Bruin Holdings, Inc. v. Moderski, 960 F. Supp. 62 (M.D. Pa. 1996)

US District Court for the Middle District of Pennsylvania - 960 F. Supp. 62 (M.D. Pa. 1996)
December 31, 1996

960 F. Supp. 62 (1996)

BRUIN HOLDINGS, INC., Plaintiff,
v.
Andrzej K. MODERSKI, Defendant.

Civil No. 3:CV-95-2090.

United States District Court, M.D. Pennsylvania.

December 31, 1996.

*63 Miles H. Shore, Trina M. Bragdon, Saul, Ewing, Remich & Saul, Philadelphia, PA, for plaintiff.

John B. Dunn, Matergia & Dunn, Stroudsburg, PA, for defendant.

 
MEMORANDUM AND ORDER

NEALON, District Judge.

 
Background

This action arises from a Mortgage and Note executed on December 3, 1988 by the defendant, Andrzej K. Moderski, in favor of Nationwide Lending Group, Inc. (Nationwide), which financed the purchase of a parcel of land by defendant from Lands Edge Enterprises, Inc. (Lands Edge). That same date, Nationwide assigned the Note to Hill Financial Savings Association (Hill Financial). On March 8, 1989 the Federal Home Loan Bank Board (FHLBB) appointed the Federal Savings and Loan Insurance Corporation (FSLIC) as Conservator for Hill Financial. FSLIC was succeeded as Conservator by Resolution Trust Corporation (RTC) on August 9, 1989. Additionally, RTC was appointed Receiver for Hill Financial on October 12, 1989. On April 9, 1993, RTC, as receiver, assigned all its right, title, and interest in the defendant's mortgage to the Plaintiff, Bruin Holdings, Inc., which was recorded October 31, 1994.

In May of 1989, the defendant discovered that the property subject to the Note included protected wetlands and, therefore, was unbuildable. However, the defendant continued to make payments on the note. On March 16, 1990, the defendant received an engineer's report indicating that the entire property was wetlands and unbuildable because of certain state and federal regulations. Based on the engineer's report, the defendant demanded that the seller, Lands Edge, rescind the contract and refund all monies *64 expended by the defendant. Simultaneously, the defendant advised Meridian Mortgage, RTC's servicer, that the property was unbuildable and that settlement negotiations were ongoing with the seller.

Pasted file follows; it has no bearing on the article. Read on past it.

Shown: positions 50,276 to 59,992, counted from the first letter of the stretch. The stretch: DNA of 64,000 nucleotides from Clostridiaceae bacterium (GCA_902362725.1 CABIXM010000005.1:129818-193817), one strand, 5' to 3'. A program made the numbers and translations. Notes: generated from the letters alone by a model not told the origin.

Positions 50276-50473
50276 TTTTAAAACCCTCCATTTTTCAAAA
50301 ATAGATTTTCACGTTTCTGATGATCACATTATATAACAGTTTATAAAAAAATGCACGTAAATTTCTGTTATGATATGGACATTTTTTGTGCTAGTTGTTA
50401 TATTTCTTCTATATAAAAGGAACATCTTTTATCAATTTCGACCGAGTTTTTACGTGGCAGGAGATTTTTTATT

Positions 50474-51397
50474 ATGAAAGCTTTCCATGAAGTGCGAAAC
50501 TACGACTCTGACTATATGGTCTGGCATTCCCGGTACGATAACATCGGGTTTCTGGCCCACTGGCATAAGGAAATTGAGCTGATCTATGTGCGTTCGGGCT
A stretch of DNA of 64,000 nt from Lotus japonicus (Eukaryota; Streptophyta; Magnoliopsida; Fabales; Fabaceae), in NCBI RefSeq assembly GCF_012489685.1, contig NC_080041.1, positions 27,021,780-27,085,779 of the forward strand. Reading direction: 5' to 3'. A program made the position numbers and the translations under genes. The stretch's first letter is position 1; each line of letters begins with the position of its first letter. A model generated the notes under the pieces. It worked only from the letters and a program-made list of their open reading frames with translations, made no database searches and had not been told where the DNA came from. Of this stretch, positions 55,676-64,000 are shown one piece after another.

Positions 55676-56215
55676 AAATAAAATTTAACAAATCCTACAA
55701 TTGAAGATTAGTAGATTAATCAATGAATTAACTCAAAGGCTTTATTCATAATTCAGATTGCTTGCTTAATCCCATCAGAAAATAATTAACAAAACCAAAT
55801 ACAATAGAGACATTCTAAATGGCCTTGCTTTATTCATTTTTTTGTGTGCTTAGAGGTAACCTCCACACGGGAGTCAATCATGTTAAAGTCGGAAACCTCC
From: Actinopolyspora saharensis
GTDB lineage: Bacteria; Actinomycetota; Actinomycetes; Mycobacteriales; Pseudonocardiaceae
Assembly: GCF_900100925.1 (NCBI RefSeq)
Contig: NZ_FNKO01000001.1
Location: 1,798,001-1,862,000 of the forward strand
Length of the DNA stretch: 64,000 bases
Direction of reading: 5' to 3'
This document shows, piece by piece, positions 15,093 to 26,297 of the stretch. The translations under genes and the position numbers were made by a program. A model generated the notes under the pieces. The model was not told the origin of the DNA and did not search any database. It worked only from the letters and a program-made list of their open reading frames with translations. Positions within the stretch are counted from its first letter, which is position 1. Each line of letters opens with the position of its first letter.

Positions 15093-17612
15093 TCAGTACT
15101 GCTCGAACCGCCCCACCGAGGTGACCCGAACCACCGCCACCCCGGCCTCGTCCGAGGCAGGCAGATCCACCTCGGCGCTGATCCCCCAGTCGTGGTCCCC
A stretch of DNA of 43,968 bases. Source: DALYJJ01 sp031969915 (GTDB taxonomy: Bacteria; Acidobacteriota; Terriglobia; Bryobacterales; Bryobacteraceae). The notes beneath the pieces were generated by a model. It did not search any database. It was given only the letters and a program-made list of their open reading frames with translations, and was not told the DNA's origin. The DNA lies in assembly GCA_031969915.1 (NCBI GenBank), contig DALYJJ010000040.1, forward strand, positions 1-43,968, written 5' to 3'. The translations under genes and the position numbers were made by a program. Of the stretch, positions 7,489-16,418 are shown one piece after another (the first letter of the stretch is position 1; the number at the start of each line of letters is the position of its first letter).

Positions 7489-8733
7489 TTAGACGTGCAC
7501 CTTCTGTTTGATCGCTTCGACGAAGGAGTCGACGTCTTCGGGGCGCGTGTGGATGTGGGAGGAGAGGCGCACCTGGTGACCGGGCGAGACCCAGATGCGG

By letter dated December 14, 1990, the defendant was notified that Meridian Mortgage had transferred the servicing of the loan to Knutson Mortgage Corporation (Knutson). On January 21, 1991, defendant advised Knutson of the problems with the subject property and the proposed filing of a complaint against Lands Edge. RTC responded to the defendant's January 21, 1991 letter on February 19, 1991, advising that any action against the seller was of no concern to it and that it would continue to hold the defendant liable under the Note. On April 23, 1991, the defendant responded to the RTC's letter of February 19, 1991 expressing his disagreement with RTC's position and contending that there was a relationship between Nationwide and Lands Edge because Lands Edge allegedly arranged for the financing.

The defendant filed suit against Lands Edge in this court on April 30, 1991. M.D.Pa.Civil Action No. 3:91-cv-0577. On September 23, 1991, Knutson demanded payment of the full amount of the balance due on the Note. The defendant responded by letter dated October 17, 1991, advising of the litigation pending in this court against Lands Edge. Again, on January 29, 1992, defendant contacted Knutson apprising it of the status of the litigation against Lands Edge.

On June 22, 1992, defendant informed RTC and Knutson of the court approved settlement in the action filed by him against the seller, Lands Edge. The settlement required the defendant to reconvey by quitclaim deed the subject property to Lands Edge which, in turn, agreed to assume any financial obligation to Nationwide, plaintiff's predecessor in interest, as well as claims of RTC. However, by letter dated June 22, 1992, RTC stated that it would continue to hold defendant liable under the Note.

As noted above, on April 9, 1993, RTC, as receiver, assigned all its right, title, and interest in the defendant's mortgage to the Plaintiff, Bruin Holdings, Inc., which was recorded October 31, 1994. On September 14, 1993, plaintiff notified defendant of the assignment and, additionally, demanded payment in full. The defendant informed the plaintiff by letter dated October 1, 1993 of the action and settlement against Lands Edge and suggested that plaintiff look to Lands Edge for payment of the note.

The plaintiff notified the defendant that it would institute legal proceedings by letter dated November 4, 1993, and on May 31, 1994, gave notice of intention to foreclose. Next, by letter date November 14, 1994, plaintiff requested Lands Edge to make payment due under the Note as agreed to by the settlement between defendant and Lands Edge.

On March 8, 1995, this action was originally filed in the Court of Common Pleas of Montgomery County, Pennsylvania by the plaintiff, Bruin Holdings, Inc. The case was then transferred to the Court of Common Pleas of Monroe County, Pennsylvania by court order dated October 27, 1995. The defendant filed an answer to the complaint on December 6, 1995 and on December 12, 1995, removed the action to this court pursuant to 28 U.S.C. § 1441.